Threat to tax reform around 401(k) retirement plans prompted the American Benefits Council to appeal to Congress on Thursday to “do no harm.”

“The employer-sponsored retirement system helps millions of American workers at all income levels accumulate retirement savings,” American Benefits Council President James A. Klein said in a statement. “As Congress considers broad-based tax reform, we urge lawmakers to ‘do no harm’ and avoid actions that would discourage participation in employer plans.”

The Council’s statement describes the tax incentives that make employer-sponsored plans so effective — both as a driver of economic growth as well as a source of personal financial security.

“Some have suggested fundamental changes to the tax treatment of 401(k)s and other defined contribution plans,” Klein said. “Such proposals are deeply flawed and should be rejected.”

The broad coverage and participation in employer-sponsored defined contribution plans result from the existing tax incentives that motivate employee saving and that encourage employers to maintain and contribute to retirement plans, and under the tax reform proposal, 401(k) contributions would no longer be pretax, ABC asserts.

“Economic studies have demonstrated that the so-called ‘20/20’ proposal advanced by the Simpson-Bowles deficit reduction panel, under which the cap on annual employer and employee retirement plan contributions would be lowered to the lesser of 20% of the employee’s compensation or $20,000, would depress retirement savings for all income levels,” Klein said.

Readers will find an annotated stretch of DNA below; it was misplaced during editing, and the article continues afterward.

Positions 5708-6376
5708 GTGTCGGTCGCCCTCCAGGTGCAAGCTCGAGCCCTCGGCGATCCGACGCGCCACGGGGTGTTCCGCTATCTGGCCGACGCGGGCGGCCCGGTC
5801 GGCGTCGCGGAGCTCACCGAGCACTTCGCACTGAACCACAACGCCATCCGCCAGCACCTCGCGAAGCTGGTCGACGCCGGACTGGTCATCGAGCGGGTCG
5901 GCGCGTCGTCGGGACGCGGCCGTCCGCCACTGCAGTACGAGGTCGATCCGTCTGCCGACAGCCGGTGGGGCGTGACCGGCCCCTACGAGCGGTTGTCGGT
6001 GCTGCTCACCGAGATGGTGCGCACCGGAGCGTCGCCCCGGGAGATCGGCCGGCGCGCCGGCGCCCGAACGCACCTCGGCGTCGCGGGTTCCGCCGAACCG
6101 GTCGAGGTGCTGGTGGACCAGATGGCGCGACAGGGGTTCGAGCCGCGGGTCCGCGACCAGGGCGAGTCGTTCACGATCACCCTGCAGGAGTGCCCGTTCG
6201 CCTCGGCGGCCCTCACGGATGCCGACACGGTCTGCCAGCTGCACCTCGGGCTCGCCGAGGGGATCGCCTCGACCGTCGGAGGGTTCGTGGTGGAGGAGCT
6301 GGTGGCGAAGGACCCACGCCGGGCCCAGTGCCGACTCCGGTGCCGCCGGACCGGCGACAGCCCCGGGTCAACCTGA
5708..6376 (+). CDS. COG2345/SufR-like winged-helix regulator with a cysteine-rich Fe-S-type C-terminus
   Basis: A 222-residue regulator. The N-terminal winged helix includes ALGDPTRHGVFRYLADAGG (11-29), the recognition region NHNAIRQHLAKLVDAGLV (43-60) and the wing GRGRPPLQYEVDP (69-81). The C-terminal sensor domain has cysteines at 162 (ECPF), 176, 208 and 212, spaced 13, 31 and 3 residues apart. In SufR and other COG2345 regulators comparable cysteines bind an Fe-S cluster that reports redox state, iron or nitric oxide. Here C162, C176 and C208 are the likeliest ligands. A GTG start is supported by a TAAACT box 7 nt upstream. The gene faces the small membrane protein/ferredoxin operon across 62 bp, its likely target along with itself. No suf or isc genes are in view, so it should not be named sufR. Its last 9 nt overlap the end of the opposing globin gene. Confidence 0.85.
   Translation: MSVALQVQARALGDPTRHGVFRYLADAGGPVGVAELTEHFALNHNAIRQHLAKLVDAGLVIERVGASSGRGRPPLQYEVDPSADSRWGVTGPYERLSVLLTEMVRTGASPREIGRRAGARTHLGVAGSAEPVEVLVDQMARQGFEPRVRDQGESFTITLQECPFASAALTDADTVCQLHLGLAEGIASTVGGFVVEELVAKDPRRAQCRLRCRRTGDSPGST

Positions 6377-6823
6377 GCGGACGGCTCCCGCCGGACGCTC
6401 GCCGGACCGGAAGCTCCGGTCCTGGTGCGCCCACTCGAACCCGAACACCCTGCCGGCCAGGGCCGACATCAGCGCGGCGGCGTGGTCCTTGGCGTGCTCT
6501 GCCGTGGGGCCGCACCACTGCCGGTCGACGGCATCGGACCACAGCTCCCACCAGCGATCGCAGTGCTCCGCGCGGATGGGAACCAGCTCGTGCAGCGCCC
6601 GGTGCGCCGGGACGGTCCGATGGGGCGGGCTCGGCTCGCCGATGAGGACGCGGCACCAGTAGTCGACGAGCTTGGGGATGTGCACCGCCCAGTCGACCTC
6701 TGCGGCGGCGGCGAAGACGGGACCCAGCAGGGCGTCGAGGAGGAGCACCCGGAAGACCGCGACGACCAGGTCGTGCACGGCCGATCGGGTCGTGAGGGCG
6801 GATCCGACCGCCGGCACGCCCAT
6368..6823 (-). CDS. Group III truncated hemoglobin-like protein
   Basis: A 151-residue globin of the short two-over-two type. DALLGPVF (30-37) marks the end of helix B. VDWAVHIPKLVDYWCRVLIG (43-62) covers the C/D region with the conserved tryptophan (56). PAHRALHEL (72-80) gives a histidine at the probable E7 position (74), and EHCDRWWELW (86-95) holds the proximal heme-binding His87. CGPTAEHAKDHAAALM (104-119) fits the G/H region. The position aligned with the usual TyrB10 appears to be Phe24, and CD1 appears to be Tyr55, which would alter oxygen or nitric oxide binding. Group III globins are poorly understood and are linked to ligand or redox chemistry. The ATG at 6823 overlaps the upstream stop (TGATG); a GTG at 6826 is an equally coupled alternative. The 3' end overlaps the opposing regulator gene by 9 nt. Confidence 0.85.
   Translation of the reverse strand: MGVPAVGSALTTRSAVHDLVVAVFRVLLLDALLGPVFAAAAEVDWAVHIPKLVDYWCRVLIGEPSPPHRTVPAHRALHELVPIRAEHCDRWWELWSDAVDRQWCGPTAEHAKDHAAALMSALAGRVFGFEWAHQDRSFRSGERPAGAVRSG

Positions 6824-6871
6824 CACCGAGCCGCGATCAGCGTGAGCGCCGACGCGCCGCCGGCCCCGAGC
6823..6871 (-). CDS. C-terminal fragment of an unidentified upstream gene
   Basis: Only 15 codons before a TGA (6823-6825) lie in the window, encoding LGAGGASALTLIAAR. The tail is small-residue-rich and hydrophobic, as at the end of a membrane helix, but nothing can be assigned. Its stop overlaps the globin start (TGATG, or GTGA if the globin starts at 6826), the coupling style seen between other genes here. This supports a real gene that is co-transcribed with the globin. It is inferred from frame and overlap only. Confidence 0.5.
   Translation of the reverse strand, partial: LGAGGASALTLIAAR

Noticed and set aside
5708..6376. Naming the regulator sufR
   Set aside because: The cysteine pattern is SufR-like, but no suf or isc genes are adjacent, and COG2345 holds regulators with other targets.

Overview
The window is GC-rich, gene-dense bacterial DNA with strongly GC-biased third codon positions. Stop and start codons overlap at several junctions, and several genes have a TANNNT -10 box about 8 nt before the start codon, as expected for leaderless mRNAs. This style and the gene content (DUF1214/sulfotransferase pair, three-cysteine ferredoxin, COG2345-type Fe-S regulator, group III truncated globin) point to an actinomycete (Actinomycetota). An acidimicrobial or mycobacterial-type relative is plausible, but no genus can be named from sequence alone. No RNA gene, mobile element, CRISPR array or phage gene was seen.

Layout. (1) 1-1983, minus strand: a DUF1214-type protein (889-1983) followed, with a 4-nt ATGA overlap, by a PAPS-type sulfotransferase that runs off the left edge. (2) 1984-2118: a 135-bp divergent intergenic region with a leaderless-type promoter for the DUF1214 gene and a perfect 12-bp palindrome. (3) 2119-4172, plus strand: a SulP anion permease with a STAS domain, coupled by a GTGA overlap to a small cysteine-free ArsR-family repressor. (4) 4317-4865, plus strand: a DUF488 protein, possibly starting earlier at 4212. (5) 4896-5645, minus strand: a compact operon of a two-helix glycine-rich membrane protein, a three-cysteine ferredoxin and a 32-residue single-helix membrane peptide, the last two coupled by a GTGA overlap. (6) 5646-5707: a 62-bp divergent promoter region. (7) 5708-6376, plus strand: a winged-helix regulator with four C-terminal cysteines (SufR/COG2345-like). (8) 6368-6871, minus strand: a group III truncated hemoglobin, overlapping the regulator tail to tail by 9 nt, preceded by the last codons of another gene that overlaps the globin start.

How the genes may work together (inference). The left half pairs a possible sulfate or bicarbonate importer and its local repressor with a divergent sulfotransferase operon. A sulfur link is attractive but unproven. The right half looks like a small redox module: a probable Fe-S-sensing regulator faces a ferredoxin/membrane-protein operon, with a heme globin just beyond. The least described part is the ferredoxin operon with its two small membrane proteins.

The trillions of dollars in retirement plan assets, representing ownership of a significant share of the nation’s pool of stocks and bonds, provide a source of investment capital for American businesses, helping companies grow and add jobs to their payrolls and raise employee wages, the Council notes.

“Another proposal outlined at the hearing today would replace all tax exclusions and deductions for retirement savings with a flat 18% tax credit.  This would cause a steep decline in retirement plan sponsorship and dramatically reduce retirement savings,” said Klein.

Under standard budgetary methodology, the taxes an employee will pay when he or she retires and starts taking taxable plan distributions generally occur outside the budget window. Proposals that reduce retirement savings today will mean the government actually collects less revenue in years outside the budget window because retirees will have less taxable retirement income.  As a result, any overall budgetary savings that might result would be considerably smaller than the short-term revenue estimates might suggest.

“In the context of deficit reduction and tax reform, many observers have raised the challenges America will face in the future if we do not make the correct choices now. Employer-sponsored retirement plans help provide and preserve personal financial security for the future. We urge the Senate Finance Committee and all of Congress not to make impulsive or short-sighted changes that would undermine the current system,” Klein said.

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